Fish Populations Threatened by Highway Expansion

April 09, 2008 05:15 AM
by findingDulcinea Staff
Residents of Charles County, Md., are upset about plans for a highway that would threaten freshwater life. Development endangers fish habitats in many states.

30-Second Summary

The counties around Washington, D.C., are experiencing explosive residential growth, and one county’s plan to accommodate new commercial and residential buildings has residents, as well as state and federal officials, concerned. County officials have planned a four-lane road that would cross a creek state officials are trying to protect.

“There would be dire consequences on the quality of life in the stream,” said Paul Wettlaufer of the U.S. Army Corps of Engineers, according to the Baltimore Sun.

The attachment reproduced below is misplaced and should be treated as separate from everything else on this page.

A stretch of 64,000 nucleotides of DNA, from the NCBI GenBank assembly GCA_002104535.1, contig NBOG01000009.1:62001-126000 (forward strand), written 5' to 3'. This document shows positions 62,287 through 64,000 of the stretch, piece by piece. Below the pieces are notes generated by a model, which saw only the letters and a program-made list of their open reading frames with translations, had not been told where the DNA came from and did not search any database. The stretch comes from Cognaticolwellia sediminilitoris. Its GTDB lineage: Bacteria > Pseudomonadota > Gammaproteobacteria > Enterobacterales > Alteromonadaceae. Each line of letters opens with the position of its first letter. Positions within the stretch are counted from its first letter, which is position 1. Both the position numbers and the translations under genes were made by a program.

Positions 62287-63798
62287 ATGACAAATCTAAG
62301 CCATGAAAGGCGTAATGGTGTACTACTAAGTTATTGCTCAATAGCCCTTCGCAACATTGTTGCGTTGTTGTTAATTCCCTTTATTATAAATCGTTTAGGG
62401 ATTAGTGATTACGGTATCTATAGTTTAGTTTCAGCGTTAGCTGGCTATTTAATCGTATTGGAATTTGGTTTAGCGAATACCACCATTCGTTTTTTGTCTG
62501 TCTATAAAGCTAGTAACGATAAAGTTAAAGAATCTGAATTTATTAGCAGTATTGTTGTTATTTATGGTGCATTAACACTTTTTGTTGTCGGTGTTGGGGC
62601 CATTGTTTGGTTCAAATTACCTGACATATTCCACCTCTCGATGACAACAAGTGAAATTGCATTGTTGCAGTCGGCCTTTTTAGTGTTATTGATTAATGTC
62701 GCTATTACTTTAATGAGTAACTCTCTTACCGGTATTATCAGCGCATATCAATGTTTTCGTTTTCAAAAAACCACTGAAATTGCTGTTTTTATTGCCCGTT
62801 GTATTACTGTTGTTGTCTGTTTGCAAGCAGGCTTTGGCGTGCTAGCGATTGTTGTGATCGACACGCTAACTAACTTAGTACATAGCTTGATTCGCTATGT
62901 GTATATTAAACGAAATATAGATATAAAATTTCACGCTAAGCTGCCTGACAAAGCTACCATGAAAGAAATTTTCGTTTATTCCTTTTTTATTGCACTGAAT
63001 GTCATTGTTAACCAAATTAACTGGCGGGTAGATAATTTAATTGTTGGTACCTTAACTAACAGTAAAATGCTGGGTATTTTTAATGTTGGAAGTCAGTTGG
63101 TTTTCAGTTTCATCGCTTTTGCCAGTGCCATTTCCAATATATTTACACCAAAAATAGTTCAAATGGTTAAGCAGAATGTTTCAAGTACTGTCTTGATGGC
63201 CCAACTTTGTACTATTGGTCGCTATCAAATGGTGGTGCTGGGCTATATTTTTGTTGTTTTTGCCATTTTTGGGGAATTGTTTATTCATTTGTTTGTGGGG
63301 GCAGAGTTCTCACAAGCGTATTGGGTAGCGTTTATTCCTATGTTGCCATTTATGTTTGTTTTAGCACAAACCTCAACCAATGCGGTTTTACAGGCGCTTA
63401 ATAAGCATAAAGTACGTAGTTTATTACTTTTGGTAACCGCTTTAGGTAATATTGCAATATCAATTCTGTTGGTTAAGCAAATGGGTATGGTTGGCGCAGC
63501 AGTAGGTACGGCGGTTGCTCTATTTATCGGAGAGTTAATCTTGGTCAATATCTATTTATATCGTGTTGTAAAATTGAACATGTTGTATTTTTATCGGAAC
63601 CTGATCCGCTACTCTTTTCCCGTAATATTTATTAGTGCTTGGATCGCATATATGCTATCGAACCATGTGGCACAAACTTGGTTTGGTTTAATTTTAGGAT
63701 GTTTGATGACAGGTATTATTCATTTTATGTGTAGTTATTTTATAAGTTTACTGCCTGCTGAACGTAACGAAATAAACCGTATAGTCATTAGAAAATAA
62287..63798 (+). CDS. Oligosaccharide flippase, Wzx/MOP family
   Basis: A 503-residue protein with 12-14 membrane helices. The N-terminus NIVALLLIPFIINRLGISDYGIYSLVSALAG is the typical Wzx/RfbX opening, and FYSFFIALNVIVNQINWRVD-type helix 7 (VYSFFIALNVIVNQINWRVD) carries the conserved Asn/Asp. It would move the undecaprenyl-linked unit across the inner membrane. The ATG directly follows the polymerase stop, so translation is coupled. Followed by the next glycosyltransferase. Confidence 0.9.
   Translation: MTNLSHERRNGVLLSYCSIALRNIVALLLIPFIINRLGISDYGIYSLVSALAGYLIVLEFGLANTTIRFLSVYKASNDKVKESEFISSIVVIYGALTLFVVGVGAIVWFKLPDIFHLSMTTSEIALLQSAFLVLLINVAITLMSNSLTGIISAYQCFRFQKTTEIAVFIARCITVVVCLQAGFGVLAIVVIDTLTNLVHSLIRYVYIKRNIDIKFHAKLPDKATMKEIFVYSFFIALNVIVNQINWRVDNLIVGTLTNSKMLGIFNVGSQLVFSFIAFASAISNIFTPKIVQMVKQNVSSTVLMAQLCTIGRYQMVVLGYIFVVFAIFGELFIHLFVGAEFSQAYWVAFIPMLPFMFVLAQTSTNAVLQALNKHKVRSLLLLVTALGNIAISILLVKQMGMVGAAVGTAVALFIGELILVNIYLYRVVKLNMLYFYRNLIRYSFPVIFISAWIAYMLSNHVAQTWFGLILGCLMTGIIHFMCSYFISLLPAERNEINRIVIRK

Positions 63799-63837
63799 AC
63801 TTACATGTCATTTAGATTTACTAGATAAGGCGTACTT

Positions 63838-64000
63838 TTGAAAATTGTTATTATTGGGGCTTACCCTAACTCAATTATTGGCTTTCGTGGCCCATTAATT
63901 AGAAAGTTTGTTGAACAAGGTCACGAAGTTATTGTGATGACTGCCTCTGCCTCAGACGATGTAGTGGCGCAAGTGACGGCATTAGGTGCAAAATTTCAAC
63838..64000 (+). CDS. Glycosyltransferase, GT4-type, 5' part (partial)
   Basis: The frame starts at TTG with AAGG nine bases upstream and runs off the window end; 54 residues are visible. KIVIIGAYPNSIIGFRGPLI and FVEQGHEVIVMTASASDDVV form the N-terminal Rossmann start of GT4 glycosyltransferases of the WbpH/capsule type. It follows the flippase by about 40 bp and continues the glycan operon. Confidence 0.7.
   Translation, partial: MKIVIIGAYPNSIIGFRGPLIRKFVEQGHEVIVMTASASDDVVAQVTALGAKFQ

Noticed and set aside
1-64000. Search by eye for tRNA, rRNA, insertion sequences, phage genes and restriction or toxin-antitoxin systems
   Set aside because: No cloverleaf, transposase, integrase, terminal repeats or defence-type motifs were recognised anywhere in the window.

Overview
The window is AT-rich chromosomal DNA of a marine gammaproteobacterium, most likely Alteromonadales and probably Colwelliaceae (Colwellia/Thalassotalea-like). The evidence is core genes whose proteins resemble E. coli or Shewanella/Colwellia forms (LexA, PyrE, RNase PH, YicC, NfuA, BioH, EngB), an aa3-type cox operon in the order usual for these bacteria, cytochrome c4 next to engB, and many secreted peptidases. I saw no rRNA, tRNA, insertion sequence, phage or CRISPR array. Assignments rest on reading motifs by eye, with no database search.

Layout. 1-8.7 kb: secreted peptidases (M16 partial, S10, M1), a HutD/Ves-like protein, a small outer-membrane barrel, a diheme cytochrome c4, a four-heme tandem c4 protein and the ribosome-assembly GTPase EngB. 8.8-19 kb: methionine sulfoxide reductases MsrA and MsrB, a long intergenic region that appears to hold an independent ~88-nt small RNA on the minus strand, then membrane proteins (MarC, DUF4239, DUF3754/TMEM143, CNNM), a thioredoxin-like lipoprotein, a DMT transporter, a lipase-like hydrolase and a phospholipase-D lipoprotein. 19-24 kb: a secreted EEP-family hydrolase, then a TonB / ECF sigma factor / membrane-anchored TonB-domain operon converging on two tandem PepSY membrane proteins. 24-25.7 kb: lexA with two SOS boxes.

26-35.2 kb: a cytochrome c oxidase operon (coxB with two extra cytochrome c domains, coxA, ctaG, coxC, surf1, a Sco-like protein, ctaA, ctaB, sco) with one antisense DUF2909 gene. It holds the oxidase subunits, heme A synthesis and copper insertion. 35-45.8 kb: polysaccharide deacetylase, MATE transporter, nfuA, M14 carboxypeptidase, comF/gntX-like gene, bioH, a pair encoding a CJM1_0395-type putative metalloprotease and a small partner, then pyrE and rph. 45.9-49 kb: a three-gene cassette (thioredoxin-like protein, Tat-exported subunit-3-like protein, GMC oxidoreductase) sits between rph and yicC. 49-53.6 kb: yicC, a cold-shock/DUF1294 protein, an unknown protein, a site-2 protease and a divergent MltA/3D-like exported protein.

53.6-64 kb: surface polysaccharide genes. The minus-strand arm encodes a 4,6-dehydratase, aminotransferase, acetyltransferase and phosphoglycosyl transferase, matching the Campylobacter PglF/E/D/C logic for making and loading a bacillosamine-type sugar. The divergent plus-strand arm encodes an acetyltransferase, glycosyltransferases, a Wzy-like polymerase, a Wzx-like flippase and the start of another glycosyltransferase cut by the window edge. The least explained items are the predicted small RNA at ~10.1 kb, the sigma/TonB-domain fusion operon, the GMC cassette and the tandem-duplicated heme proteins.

Balancing growth and the environment is an issue everywhere, and Maryland it is no exception. Another road project near Washington, D.C., has been in flux for years because of environmental concerns.

Development has led to fish being killed all over the United States. Sometimes, the cause is clear, such as in Grand Island, Neb., where more than 10,000 fish were killed last month because of pollution from the city’s wastewater treatment plant and a local company.

Other waterways are experiencing disrupted ecosystems as well. In those connected to Virginia’s James River, fish have been mysteriously dying each winter since 2004.

Headline Link: 'Highway Threatens Creek Filled with Life'

Reaction: Thoughts on the road

Related: More road fights in Maryland; concerns about fish elsewhere


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